I say that the first is the same. You invoke GET on /rest-service and pass a scope of ?method=search&q=penguins. At some point you are just going to get into semantics, especially once you get past trivial search examples.

They do similar fudging with RESTful services need to be stateless., but they use examples that must have some idea of who is doing them. If you pass the sessionID as a URI param, ok, as a cookie, you are not RESTful. Which makes sense in terms of caching servers, but on write operations, why do you want to cache?

The whole book is about proselytizing REST, usually by denouncing the false religions. It does not offer the reader a new set of skills and an honest discussion of what REST is good for and when should look elsewhere. There is not good discussion of the limitations of REST.

What do I do when the data I need to pass in exceeds the 1024 limit of a URL? What if I would want to create a set of simple atomic methods, but I have clients that would like to make coarse grain calls by bundling many requests into one call? What if I would like to allow clients to pipe these bundles request together. And what is the difference between the buzz phrase "Javascript on Demand (JoD)" and all that other JS that I just fetched from the web. ( )
  lucasmcgregor | Jul 22, 2009 |
After creating a significant number of web services, I've come to appreciate standards that more closely resemble the web.

Any time I have to use XML-RPC, I have to use libraries that are (at best) not totally standardized. Unlike HTTP, HTML, and JSON which are much closer to a working consensus. ( )
  dvf1976 | Apr 24, 2008 |
The interesting part is the beginning clearly defining what's exactly a RESTful services. Some good points expressed regarding the simplicity of HTTP (the genius part of HTTP). The rest of the book is for the Ruby fan... ( )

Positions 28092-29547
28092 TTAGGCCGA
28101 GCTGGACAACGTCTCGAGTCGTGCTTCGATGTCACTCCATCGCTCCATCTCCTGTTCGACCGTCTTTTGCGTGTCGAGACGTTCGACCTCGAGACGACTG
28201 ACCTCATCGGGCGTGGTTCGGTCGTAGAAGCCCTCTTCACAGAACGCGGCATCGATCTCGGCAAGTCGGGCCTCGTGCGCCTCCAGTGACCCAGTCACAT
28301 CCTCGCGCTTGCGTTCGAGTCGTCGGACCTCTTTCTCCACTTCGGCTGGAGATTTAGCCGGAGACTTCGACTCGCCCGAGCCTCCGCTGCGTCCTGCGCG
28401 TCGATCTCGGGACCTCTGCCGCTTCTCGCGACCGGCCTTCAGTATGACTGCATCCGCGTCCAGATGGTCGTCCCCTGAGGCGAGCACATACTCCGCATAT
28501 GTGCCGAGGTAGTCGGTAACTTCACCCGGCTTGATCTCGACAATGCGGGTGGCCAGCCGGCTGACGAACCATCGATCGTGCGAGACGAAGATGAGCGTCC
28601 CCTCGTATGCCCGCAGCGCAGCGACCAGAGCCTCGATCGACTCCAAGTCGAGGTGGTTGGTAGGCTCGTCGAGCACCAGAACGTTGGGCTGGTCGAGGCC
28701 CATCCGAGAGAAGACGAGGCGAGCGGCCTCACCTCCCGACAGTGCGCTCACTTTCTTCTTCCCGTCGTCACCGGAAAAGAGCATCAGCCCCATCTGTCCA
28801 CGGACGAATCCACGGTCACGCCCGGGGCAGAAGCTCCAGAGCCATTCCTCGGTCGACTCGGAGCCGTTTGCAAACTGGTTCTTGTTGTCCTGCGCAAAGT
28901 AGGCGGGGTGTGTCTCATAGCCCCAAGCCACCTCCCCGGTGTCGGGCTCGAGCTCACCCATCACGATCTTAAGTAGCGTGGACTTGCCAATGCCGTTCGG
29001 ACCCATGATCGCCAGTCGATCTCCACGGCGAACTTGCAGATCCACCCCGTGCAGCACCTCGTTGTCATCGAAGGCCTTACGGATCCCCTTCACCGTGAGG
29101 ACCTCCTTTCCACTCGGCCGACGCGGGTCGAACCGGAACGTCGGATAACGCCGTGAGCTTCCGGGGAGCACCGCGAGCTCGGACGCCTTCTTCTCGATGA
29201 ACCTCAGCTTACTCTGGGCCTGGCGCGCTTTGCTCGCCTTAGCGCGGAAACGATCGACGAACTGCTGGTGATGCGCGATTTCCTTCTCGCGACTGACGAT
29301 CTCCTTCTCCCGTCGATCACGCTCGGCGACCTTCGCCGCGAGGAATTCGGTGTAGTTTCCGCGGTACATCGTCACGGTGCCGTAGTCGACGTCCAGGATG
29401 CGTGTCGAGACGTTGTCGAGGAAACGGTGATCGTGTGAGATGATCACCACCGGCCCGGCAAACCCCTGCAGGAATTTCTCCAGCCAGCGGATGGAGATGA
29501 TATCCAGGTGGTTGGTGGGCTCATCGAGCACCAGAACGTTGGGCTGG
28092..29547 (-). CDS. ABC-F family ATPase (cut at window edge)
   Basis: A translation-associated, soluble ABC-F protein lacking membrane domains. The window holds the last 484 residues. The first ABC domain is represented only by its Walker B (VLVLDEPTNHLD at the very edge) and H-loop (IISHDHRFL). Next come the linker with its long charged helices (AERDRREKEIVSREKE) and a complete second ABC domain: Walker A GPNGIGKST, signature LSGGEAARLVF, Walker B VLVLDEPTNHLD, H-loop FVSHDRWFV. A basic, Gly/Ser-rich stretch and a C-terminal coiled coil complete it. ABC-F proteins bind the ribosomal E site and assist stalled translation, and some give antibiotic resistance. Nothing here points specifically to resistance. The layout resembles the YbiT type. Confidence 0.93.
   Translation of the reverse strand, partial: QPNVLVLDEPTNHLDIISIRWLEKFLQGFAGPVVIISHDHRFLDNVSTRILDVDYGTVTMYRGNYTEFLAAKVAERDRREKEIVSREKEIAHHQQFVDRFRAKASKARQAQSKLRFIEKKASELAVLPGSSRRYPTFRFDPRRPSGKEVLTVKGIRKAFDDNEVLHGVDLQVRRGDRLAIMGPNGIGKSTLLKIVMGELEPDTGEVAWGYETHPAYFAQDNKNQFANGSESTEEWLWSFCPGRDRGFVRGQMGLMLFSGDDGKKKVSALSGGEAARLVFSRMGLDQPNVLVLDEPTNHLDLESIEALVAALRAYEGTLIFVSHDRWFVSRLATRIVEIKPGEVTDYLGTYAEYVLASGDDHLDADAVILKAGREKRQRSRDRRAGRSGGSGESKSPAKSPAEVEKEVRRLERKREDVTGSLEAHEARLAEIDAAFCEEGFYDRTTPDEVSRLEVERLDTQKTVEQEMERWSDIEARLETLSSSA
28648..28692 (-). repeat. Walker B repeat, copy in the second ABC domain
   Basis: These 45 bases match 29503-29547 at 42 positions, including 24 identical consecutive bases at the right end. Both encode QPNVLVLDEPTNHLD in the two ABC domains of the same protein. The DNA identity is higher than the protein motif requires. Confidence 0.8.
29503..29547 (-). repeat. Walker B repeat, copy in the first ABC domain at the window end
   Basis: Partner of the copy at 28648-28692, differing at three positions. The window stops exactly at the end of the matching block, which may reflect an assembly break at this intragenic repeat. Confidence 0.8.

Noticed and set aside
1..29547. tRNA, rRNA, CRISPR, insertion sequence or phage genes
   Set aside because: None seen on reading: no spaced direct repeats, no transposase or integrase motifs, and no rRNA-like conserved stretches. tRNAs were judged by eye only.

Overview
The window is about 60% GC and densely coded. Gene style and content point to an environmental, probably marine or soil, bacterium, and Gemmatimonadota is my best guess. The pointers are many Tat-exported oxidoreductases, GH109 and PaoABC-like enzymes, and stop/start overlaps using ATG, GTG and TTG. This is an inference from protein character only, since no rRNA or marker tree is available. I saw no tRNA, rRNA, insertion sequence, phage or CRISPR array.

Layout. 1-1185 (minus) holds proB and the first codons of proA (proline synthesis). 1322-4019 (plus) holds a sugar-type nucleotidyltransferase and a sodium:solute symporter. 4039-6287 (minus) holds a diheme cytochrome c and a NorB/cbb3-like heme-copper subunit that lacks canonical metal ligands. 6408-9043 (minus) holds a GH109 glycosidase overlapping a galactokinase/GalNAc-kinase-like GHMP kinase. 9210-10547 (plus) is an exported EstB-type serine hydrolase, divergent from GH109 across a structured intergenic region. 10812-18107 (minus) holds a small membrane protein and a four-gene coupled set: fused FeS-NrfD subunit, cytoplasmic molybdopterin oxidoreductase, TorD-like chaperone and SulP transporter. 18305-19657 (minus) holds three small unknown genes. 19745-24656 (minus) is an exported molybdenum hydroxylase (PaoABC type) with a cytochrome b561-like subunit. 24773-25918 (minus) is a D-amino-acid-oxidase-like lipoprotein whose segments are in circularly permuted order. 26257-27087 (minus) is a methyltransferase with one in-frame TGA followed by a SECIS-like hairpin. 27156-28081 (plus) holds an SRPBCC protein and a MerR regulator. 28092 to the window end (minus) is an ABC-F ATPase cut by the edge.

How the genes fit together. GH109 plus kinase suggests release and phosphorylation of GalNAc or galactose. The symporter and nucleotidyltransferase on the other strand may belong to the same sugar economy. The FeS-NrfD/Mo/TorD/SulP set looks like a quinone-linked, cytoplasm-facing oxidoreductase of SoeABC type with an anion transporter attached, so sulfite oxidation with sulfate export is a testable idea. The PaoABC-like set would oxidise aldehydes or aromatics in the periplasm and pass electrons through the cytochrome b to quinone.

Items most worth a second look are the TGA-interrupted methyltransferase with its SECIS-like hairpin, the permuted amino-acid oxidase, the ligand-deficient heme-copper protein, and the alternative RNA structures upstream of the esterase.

adulau | Aug 13, 2007 |
Interesting, but sloppy. ~100 pages in and it seems that every other page has an error or typo or contradiction or some other oddity.

I tend to trust the authors to get the essential concepts right, but the editing and tech review was so half-assed that the results are distracting. ( )
  jamesbritt | Jul 5, 2007 |
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Leonard Richardsonautor principaltodas as ediçõescalculado
Ruby, Samautor principaltodas as ediçõesconfirmado
Hansson, David HeinemeierPrefácioautor secundáriotodas as ediçõesconfirmado
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""Every developer working with the Web needs to read this book.""-- David Heinemeier Hansson, creator of the Rails framework ""RESTful Web Services finally provides a practical roadmap for constructing services that embrace the Web, instead of trying to route around it.""-- Adam Trachtenberg, PHP author and EBay Web Services Evangelist You've built web sites that can be used by humans. But can you also build web sites that are usable by machines? That's where the future lies, and that's what RESTful Web Services shows you how to do. The World Wide Web is the